In May 2017, Al-Odah was put on a blacklist of six preachers banned from entering Denmark for two years for preaching against the fundamental values of Danish society. The list included Christian pastor Terry Jones.
In September 2017, Al-Odah was detained in Saudi Arabia. Al-Odah’s son Abdullah Alaoudh (he spells his name differently than his father), a Washington Post and New York Times (NYT) contributor, has been a vocal critic of his father’s arrest.
In an NYT op-ed, Alaoudh questioned the legitimacy of his father’s arrest and defended his subtler approach to Islam.
“For almost two decades, he (Al-Odah) has vocally led the campaign against terrorism in Saudi Arabia,” Alaoudh wrote. “He has called for renewing religious discourse and argues for moderate Islam.”
However, Alaoudh does not delve into what many critics believe is the devastating effect his father’s hate preaching has had on Muslim youth.
Nor does he explain his father’s contradictory points of view on serious topics such as non-Muslims, Western values and justification for taking lives.
Many critics believe that Al-Odah’s ideas, documented below but also on his website and social media platforms, show a side that is much more extremist than moderate.
On jihad and terrorism
Al-Odah is infamous for his early-1990s sermons “Come for Jihad” and “The Industry of Death.”
Circulated on clandestine audiotapes that were spread throughout Saudi Arabia and beyond, the sermons called for his followers to perform jihad in Afghanistan, Iraq and other occupied Muslim lands.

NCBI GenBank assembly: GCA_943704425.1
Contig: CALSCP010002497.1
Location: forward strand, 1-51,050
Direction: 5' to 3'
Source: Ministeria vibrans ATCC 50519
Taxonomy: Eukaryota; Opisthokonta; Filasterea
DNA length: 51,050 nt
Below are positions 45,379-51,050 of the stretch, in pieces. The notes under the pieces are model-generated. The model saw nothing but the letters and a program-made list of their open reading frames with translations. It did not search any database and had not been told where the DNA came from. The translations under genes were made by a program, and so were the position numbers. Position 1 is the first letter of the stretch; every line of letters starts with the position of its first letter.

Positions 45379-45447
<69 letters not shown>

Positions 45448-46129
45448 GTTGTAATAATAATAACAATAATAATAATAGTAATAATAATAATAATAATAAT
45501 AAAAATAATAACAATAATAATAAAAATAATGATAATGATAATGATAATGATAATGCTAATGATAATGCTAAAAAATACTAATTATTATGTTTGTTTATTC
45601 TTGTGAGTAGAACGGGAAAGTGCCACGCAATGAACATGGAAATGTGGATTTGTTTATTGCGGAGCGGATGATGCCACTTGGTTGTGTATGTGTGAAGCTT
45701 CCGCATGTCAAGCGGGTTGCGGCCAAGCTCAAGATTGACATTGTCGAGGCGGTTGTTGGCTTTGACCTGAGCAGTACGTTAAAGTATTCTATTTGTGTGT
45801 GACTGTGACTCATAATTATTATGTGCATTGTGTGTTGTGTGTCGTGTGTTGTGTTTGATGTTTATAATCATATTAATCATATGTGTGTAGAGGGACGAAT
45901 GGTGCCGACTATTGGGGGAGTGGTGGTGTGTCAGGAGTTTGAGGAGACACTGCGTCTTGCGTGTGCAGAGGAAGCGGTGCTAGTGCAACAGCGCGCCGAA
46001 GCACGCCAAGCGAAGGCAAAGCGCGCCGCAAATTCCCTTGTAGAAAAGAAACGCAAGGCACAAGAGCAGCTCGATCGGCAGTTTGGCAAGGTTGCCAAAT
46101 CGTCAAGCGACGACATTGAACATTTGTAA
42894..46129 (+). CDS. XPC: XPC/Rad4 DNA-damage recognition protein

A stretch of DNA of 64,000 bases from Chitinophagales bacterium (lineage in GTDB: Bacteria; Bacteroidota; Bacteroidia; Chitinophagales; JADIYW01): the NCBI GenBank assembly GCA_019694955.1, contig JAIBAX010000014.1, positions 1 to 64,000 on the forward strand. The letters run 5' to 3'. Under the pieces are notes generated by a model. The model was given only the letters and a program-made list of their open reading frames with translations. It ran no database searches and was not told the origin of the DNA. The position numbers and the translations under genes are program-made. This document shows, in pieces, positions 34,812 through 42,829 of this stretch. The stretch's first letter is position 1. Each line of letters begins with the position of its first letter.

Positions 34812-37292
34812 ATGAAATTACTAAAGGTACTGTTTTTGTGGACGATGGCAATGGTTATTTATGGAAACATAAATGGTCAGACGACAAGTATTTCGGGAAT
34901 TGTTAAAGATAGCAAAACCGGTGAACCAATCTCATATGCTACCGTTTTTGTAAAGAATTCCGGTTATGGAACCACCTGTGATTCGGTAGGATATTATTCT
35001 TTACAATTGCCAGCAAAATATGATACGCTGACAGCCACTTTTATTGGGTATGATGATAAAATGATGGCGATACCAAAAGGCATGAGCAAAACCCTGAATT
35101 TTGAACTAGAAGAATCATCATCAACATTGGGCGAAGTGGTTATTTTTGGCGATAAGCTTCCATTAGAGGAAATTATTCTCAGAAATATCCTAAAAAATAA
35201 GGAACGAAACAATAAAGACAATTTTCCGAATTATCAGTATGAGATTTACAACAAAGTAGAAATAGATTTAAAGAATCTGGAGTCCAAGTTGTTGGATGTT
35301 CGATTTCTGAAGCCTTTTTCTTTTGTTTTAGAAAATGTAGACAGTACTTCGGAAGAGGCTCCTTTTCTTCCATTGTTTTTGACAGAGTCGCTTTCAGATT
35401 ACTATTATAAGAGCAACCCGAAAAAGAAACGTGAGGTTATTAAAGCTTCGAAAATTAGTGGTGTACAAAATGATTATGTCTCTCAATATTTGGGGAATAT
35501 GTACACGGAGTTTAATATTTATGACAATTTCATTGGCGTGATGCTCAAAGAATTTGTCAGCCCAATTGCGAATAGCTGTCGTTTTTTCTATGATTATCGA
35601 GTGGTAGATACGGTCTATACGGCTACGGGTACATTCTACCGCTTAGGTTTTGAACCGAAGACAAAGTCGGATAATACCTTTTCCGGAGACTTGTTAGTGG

Although after his release from jail in 1999 he profusely refuted claims in TV interviews on MBC that he incited jihad, his audiotapes are still obtainable on his personal website.
In his “Come for Jihad” lecture after the Afghan-Soviet war, Al-Odah begins: “The title of this lecture, dear ones, is ‘Come for Jihad’ … Are you ready? Now that you know the title, are you ready for jihad? This is a call for jihad. If you’re a military man and have special capabilities that others don’t have, then go there (Afghanistan). If you’re a preacher and you aren’t needed here, and if you’re saying that you want to spread the call for Islam and good knowledge there, this is also good.”
Al-Odah tried to beautify a dangerous and misunderstood concept of jihad and suicide attacks, declaring that a suicide attacker - which he called a martyrs’ - heroism will be rewarded by the gift of 72 virgins.
In “The Industry of Death,” he said: “God forgives him (a martyr) with the first drop of blood and he sees his seat in paradise, wears the garb of faith, and is married to 72 virgins. Go away, oh people of materialism, people of lust, enjoy your body and your pursuits. Enjoy your transitory moments. The real martyr will find 72 virgins waiting for him. (They are so transparent that) the bone marrow in their legs can be seen through their flesh.”
In “The Industry of Death,” Al-Odah defended infamous Muslim clerics such as the “blind Sheikh” Omar Abdul Rahman, the late leader of Al-Gamaa Al-Islamiya who was convicted of conspiracy in the US after the 1993 bomb attack on the World Trade Center in New York.
Overlooking the atrocious act of violence, Al-Odah instead pointed a finger at the cruel and unjust ways of the Americans who arrested Abdul Rahman, claiming that he was falsely accused.